To cheer or not to cheer?
Kevin Kimberly | Monday, September 27, 2010
I arrived home from The Backer early Sunday morning, sat down in front of my computer, and knew that I had to break the only established rule I had for this column. I promised myself I would not write about anything Notre Dame football until the end of the season, but Saturday struck a chord that I had to vent about. You see, I have been one of those “do every cheer, sing every Victory March, yell during every defensive play” students the past three years. I love the glory in having an aisle seat that provides me the ability to jump wildly when the Irish step up and make a play. Ask anyone who even vaguely knows me and they will confirm that my mood on Sundays and more than likely into the week is determined by the result on Saturday. But for the first time since the Georgia Tech-Notre Dame game on September 1, 2007, I became quiet. A silent observer, if you will. With the exception of the Victory March and Alma Mater, I said very few words, uttered no cheers, and attempted to lash out as little as possible at some horrible play calls, terrible officiating and poor performances.
Why now, you might ask — I have endured brutal home losses to Syracuse and UConn, a 3-9 season, the Navy win streak end at home, another home loss to Navy on top of that and too many down-to-the-wire games turned sour. What could be worse? On Saturday, it all clicked. I watched a Notre Dame team take the field that had the potential and ability to right the ship and get back on track despite Stanford’s rank and offensive power. But what did I receive? I saw a team that overall, for the first team this season, looked like it had no heart or will to win. The passion was missing, the desire to fight was gone and any semblance of playing hard was quite hard to find. All of this coming from a team and a head coach that promised the Irish would play four full quarters with every ounce of intensity that was possible.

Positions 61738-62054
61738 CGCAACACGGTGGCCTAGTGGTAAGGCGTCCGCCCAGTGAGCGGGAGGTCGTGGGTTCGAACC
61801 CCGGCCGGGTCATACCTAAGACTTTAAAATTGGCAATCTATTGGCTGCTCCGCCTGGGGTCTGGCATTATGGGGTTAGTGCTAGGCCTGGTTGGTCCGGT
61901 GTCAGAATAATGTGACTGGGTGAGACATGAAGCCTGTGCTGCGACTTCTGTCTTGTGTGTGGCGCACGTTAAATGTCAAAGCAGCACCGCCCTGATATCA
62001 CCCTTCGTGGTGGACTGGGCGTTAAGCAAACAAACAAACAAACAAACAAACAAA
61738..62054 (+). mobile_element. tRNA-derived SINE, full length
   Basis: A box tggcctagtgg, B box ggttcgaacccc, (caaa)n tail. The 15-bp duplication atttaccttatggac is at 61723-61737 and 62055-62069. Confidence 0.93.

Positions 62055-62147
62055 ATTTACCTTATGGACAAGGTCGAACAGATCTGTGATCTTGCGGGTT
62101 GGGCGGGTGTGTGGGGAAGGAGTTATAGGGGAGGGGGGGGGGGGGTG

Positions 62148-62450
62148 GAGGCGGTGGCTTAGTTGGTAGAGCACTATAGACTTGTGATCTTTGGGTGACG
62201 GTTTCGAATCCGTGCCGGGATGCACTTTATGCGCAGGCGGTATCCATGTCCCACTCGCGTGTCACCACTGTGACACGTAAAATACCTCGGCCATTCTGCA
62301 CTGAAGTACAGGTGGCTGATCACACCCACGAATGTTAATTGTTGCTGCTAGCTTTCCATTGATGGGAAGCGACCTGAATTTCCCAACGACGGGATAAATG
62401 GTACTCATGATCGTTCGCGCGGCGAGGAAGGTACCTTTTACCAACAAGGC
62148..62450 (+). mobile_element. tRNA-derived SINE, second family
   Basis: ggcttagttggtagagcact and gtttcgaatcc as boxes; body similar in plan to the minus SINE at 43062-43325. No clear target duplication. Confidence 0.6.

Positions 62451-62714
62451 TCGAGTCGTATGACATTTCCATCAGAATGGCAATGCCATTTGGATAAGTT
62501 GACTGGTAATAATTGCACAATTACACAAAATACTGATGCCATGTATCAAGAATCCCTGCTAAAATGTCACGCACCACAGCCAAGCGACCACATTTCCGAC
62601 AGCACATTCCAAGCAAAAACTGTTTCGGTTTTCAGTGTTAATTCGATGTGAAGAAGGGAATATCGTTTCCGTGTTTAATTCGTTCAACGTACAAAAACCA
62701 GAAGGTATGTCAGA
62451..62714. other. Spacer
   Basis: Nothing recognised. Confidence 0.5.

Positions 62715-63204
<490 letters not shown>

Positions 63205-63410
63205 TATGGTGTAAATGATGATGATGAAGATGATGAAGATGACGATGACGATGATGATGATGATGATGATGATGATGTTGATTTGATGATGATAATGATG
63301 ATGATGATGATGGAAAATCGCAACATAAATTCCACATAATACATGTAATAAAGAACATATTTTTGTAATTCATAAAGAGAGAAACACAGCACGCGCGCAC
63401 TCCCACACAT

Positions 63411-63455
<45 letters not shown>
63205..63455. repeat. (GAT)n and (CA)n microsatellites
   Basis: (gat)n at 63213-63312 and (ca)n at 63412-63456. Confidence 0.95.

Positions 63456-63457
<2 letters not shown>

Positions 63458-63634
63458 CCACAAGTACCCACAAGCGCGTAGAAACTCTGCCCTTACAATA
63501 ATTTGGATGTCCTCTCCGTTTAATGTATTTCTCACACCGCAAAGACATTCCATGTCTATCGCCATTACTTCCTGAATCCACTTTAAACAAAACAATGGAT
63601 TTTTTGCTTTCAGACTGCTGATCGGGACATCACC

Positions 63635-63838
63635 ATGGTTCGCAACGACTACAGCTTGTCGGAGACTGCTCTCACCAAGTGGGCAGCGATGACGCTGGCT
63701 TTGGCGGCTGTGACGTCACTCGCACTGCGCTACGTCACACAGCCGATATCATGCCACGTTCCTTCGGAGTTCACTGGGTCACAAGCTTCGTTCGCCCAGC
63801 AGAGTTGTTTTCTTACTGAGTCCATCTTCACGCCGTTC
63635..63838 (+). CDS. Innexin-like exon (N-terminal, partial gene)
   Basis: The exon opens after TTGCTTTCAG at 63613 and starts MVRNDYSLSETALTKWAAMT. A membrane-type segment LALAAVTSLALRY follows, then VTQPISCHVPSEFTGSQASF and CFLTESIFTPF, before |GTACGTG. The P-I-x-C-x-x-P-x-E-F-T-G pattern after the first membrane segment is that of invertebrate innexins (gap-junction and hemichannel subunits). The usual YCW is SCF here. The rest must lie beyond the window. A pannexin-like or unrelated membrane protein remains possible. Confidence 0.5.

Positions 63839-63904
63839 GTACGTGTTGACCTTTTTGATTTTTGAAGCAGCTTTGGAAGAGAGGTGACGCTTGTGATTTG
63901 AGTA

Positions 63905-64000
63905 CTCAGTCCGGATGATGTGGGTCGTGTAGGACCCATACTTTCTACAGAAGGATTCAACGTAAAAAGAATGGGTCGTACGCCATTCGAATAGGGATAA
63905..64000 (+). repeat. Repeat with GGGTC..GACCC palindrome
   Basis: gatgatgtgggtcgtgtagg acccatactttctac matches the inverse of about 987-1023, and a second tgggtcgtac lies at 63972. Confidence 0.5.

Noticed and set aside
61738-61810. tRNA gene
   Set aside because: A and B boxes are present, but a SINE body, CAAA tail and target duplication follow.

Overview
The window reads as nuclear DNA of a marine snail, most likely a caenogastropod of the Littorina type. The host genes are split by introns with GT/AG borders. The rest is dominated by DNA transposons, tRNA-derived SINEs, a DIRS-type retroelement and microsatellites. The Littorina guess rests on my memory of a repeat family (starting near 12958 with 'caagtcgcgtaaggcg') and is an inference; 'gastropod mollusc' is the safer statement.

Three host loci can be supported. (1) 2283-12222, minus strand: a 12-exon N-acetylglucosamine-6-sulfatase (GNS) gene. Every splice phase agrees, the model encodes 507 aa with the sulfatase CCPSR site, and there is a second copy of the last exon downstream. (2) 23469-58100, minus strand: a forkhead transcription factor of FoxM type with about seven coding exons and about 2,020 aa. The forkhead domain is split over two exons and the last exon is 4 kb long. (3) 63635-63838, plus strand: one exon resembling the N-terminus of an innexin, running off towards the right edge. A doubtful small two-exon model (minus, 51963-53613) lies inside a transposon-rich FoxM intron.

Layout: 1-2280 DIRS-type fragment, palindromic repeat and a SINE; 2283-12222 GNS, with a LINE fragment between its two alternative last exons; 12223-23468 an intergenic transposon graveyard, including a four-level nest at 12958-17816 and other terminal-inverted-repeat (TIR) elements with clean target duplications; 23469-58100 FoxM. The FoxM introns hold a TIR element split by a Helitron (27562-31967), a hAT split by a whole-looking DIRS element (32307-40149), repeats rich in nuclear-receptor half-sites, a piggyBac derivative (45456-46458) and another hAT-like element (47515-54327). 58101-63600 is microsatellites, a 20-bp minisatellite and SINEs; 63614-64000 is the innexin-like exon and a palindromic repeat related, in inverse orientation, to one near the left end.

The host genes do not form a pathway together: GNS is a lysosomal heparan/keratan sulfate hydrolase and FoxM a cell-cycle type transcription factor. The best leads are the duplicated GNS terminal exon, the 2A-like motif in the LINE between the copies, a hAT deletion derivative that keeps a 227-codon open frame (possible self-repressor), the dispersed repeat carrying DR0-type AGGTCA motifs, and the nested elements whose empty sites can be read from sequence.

It is not the “L” on the record that upsets me most; it is the loss of substance. I am a firm believer in the simple saying, “You get what you give.” The expectations set by this team for how they would play this year were quite different from those in the recent past. Though both the Michigan and Michigan State games left me devastated, they did not leave me ultimately disappointed and letdown because I saw a team fight to the very end. Mistakes will be made, but they are not always indicative of giving up. If Brian Kelly and the Irish are going to talk about battling each and every week, fighting and playing as hard as they can, and not backing down, I look forward to seeing it translate to the field.
However, there is something to be said of the recent Viewpoints concerning the upperclassmen’s ability to support our team. I have read them all carefully, and each side makes a good point. Though the underclassmen are very misguided in expressing what may seemingly look like the upperclassmen’s disinterest as an abuse, I must add a more fair criticism for everyone, especially upperclassmen. Do you come to the game to socialize and talk about your drunken antics of the night before all the while looking for more alcohol that you clearly do not need or do you come to the game to watch football? Drunk girl who kept falling on my friend and I the whole game asking what the score was, did you really feel the need to pay $200+ to attend the games? Tool who went up and down the aisle the whole game looking for alcohol, how about you stay home and drink freely? The list goes on. Cheering or not, at least watch the game! And to the underclassmen, I will give you respect for your cheering when you decide to cease doing the Florida State chop after every first down (and yes, this is the second time I mentioned that this year in a column.)
Please understand I am not jumping off the Brian Kelly bandwagon; in fact, it took me a little more time than most to jump aboard. This upcoming Saturday will be the first game I cannot attend this season, but I will be there in front of my TV just as I usually am while at the game. The only difference is I am yelling, cheering and screaming at a piece of technology. Kyle Rudolph tweeted shortly after the game on Saturday, “Sorry Irish fans. Were gunna get this thing right. I have all the faith in my teammates and coaches.” Though Rudolph is not one of the guys I have seen lose any of the above qualities, I hope he’s right for some of his fellow players. All I am asking is that the “underated, better than 1-3, talent-filled” Notre Dame Fighting Irish play with the heart and passion to show why I truly believe those descriptors of this year’s team. The Class of 2007 and I deserve to get what we have given.
Kevin Kimberly is a senior majoring in psychology and political science. He is eligible to run for President in 2024 and welcomes campaign slogans and ideas at email@example.com
The views expressed in this column are those of the author and not necessarily those of The Observer.